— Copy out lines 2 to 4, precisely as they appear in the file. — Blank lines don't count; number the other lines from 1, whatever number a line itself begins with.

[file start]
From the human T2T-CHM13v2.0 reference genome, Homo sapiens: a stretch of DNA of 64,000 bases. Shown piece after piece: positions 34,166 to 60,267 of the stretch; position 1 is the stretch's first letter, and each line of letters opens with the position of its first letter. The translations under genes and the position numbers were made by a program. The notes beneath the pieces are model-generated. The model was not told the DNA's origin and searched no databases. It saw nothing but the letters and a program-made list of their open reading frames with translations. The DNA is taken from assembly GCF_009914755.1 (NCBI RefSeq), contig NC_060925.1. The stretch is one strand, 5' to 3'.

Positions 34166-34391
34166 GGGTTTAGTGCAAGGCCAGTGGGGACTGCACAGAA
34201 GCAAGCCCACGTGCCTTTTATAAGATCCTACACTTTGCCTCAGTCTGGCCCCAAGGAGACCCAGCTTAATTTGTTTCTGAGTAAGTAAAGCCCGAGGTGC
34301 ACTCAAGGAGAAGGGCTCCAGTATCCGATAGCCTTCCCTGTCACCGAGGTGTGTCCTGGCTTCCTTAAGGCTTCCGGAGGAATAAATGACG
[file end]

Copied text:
Positions 34166-34391
34166 GGGTTTAGTGCAAGGCCAGTGGGGACTGCACAGAA
34201 GCAAGCCCACGTGCCTTTTATAAGATCCTACACTTTGCCTCAGTCTGGCCCCAAGGAGACCCAGCTTAATTTGTTTCTGAGTAAGTAAAGCCCGAGGTGC